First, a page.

How long/often should we pray?
Every believer should attempt to have a prayer life that is “without ceasing” as the scripture commands us. The Bible never tells Christians how long or how often we are to pray each day, but it does give examples from men and women of God that we would be wise to follow.
Often, throughout the Bible, people of God had two aspects of their prayer life. First, they had a time where they were alone with God. This was a time of focused prayer, without distractions. Second, they had a time where they went throughout their day and took care of their responsibilities, but they did it all while living in communion with God.
Jesus is a perfect example of this. He would wake up early in the morning to pray (Mark 1:35), He would withdraw often to pray throughout His day (Luke 5:16), and He would spend some time at night in prayer (Luke 6:12).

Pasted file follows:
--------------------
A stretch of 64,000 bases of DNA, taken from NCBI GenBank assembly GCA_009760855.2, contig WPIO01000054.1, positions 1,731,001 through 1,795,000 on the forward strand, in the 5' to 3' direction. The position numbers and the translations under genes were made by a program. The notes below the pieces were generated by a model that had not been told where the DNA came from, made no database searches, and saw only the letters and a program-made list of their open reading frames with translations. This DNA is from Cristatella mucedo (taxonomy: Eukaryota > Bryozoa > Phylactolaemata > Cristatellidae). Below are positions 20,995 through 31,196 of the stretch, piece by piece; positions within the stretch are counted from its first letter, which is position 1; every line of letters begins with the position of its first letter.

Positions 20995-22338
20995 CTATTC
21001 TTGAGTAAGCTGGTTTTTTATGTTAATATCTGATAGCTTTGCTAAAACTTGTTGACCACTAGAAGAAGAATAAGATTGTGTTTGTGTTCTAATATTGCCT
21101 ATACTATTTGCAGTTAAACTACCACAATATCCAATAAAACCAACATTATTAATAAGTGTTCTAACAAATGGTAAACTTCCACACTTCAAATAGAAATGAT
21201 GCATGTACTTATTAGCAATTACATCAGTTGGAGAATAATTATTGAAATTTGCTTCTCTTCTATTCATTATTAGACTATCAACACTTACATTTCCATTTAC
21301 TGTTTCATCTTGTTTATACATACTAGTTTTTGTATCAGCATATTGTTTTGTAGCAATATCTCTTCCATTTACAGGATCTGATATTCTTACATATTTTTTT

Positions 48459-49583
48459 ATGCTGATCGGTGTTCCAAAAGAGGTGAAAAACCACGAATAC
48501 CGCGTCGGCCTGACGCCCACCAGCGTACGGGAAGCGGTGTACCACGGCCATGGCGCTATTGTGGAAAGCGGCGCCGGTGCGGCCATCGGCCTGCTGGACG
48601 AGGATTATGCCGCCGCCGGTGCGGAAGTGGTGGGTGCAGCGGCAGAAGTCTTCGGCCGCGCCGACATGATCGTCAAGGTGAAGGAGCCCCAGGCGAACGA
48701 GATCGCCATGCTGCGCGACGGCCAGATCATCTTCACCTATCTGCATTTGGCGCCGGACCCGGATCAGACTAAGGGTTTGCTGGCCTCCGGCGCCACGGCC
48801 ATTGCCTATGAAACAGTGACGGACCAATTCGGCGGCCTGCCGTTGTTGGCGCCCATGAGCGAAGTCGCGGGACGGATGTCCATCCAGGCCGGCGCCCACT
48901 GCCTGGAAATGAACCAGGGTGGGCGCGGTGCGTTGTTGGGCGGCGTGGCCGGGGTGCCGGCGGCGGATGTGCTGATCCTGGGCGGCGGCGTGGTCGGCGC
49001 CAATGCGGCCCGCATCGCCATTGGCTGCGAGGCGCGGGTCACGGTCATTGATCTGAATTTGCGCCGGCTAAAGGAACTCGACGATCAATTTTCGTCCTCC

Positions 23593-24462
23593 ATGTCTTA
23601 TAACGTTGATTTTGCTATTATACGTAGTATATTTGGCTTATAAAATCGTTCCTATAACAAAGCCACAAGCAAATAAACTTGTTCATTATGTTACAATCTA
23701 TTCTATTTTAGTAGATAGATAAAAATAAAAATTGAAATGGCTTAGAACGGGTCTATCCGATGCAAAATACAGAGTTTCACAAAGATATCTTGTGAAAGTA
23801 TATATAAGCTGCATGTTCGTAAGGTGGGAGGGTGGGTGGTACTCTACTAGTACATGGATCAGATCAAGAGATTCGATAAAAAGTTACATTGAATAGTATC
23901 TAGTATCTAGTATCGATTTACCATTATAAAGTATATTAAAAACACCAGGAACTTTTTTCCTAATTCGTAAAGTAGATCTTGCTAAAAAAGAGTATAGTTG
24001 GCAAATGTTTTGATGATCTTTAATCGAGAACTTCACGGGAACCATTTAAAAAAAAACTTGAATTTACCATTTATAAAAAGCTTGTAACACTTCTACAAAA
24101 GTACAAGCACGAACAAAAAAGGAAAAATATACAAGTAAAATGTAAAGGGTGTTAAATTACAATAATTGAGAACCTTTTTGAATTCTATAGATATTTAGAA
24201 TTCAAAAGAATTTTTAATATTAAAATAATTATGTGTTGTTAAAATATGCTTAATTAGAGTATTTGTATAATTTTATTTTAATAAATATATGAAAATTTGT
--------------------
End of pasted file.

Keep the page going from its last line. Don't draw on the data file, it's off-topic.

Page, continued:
But although He spent these certain times in prayer, He still said “the Son can do nothing of Himself, but what He sees the Father do; for whatever He does, the Son also does in like manner.” (John 5:19)
For Jesus to say that He can do nothing and that He only does what the Father does, shows me that He was in constant communion with His Father and that He put a much higher priority than we do on living in continual fellowship with Him. (Related article: Dwelling in the Secret Place: What it is and How to do it)
The apostle Paul is another great example of this. It is clear from the book of Acts that he would have times throughout his day where he would find a secret place to go and pray, most of the time it was in the nighttime (Acts 16:25, 23:11).
But he would also pray throughout his day; thanking the Father for everything (1 Thessalonians 5:18), praying for the brethren whenever he would remember them (Phillipians 1:3), as well as “praying in the spirit at all times” (Ephesians 6:18). Paul the apostle was a man who devoted himself to prayer, both when he was alone and when he was going about his business and he taught others to do the same. (Related article: The Prayer Life of the Apostle Paul & How to Pray Like Him)